Best of Daily Reflections: The Purpose of the Sabbath, Part 1Daily Reflection / Produced by The High Calling
Then Jesus said to them, “The Sabbath was made to meet the needs of people, and not people to meet the requirements of the Sabbath.”
Jesus and the Pharisees often disagreed on what it meant to keep the Sabbath. When the disciples of Jesus broke off some grains in a field on the Sabbath, the Pharisees considered this to be work—a clear violation of their interpretation of the Sabbath. But Jesus didn’t accept the Pharisaic view of things. He pointed to the example of David who broke the ritual law by eating bread reserved for the priests. Then he added, “The Sabbath was made to meet the needs of people, and not people to meet the requirements of the Sabbath” (2:27). More literally, this verse reads, “The Sabbath was made for humankind, not humankind for the Sabbath.”
For centuries, Christians have debated the issue of the Sabbath. Is it something Christians should honor? Or is it merely optional? Or is it a part of Jewish tradition that we should forget about? Or . . . ? There is no way that I can deal with such big questions here. But I do want to draw our attention to what Jesus actually said about the Sabbath. It was made for people. The NLT rightly renders the sense by translating, “The Sabbath was made to meet the needs of people.”
And what are these needs for which God made the Sabbath? Rest from regular work. Enjoyment of creation. Feasting with family and friends. Time for the renewing of primary relationships. Worship. Prayer. Spiritual, physical, emotional, and relational refreshment. Some rabbis even encourage married couples to have sex on the Sabbath. God set aside a day for rest so that people might enjoy him and the goodness of his creation.
It seems to me that no matter how we Christians work out the specifics, the teaching of Jesus about the purpose of the Sabbath speaks to us today. In a world so filled with busyness, where electronic communication invades every moment, where people are running ragged and neglecting their most important relationships, we need the gift of rest. We need to set aside time on a regular basis to stop our normal activity so that we might enjoy God and his good gifts. The Sabbath, says Jesus, was made for our own good.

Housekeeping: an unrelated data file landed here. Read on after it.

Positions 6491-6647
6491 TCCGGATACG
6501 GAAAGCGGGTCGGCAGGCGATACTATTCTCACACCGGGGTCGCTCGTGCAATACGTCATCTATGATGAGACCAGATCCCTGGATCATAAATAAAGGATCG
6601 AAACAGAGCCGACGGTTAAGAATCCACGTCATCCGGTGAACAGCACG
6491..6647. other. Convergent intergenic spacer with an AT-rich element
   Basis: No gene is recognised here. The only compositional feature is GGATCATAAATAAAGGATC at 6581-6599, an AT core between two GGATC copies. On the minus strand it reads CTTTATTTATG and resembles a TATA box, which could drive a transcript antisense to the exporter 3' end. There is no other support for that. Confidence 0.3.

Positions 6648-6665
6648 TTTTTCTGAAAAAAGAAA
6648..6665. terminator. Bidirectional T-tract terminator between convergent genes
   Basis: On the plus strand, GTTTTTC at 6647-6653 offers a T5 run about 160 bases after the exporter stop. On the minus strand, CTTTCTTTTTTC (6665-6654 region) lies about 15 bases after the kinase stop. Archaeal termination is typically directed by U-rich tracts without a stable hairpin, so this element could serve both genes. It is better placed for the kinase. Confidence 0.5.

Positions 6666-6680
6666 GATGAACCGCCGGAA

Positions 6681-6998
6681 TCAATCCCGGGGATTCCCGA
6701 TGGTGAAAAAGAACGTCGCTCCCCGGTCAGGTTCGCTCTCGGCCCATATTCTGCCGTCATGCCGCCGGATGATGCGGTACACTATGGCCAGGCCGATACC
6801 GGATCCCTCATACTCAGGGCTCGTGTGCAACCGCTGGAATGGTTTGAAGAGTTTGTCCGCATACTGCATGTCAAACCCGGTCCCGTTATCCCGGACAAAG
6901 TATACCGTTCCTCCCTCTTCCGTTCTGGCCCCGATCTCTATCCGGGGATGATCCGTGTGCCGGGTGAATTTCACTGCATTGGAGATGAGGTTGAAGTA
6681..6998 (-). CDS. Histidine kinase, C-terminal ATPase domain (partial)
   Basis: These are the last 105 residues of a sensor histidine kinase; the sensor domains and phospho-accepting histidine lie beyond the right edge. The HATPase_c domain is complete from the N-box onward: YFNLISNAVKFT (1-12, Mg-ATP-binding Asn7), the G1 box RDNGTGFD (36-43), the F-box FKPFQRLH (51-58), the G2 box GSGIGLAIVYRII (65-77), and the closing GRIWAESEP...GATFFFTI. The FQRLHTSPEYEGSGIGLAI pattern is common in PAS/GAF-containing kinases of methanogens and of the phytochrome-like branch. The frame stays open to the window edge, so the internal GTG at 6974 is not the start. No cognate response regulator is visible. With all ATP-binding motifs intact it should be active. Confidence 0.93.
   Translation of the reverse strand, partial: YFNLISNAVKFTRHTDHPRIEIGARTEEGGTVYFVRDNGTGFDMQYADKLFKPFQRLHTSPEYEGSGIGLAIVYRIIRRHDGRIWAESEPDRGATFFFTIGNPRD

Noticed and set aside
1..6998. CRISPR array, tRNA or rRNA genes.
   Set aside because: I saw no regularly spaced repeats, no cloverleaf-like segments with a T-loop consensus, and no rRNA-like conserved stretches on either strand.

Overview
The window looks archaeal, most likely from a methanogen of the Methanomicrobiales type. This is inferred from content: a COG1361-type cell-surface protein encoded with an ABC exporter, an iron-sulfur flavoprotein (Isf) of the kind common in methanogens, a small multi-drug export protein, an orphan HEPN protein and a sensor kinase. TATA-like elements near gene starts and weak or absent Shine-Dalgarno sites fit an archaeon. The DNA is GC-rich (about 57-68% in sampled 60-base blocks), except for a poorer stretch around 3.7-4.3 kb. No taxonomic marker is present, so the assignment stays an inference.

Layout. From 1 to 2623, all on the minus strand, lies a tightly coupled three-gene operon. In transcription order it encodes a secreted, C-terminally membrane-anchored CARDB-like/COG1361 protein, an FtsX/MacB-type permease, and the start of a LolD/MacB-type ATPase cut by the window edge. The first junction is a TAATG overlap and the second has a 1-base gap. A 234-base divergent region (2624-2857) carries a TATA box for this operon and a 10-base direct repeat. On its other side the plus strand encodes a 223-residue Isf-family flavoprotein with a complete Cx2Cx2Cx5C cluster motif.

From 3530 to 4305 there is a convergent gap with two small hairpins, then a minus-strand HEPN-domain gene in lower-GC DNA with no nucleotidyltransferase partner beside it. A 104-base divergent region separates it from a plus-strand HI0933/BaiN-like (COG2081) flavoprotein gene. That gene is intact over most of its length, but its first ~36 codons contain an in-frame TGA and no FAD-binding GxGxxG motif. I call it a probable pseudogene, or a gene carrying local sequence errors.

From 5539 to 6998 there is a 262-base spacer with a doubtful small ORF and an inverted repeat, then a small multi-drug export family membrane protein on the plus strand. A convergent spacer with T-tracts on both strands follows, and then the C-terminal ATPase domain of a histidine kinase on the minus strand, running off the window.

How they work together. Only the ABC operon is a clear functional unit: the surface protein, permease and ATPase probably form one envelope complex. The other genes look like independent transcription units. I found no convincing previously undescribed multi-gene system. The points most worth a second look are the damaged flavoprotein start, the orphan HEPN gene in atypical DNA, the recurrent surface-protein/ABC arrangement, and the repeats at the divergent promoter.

FOR REFLECTION: How do you think about the Sabbath and its relevance for your life? Do you set aside time on a regular basis for rest? Have you ever thought about the possibility that God made the Sabbath for you?
PRAYER: Dear Lord, as you know, the issue of Sabbath is one we Christians aren’t quite sure about. In fact, there is widespread disagreement among us about whether we’re to keep the Sabbath or not. Those who advocated some kind of Sabbath-keeping disagree substantially on what this means. Clearly, we need some extra help with this one.
That’s true, Lord, not just in the larger arena of Christian theology and practice, but also in our own lives. Most of us live such frantic and full lives that we rarely set aside time for intentional rest. We don’t know how to stop. So help us, Lord, to discover your gift of rest in our personal lives. Preserve us from the legalism that so easily develops when people start talking about Sabbath. May we learn to live in your grace more fully by setting aside regular time for resting in you. Amen.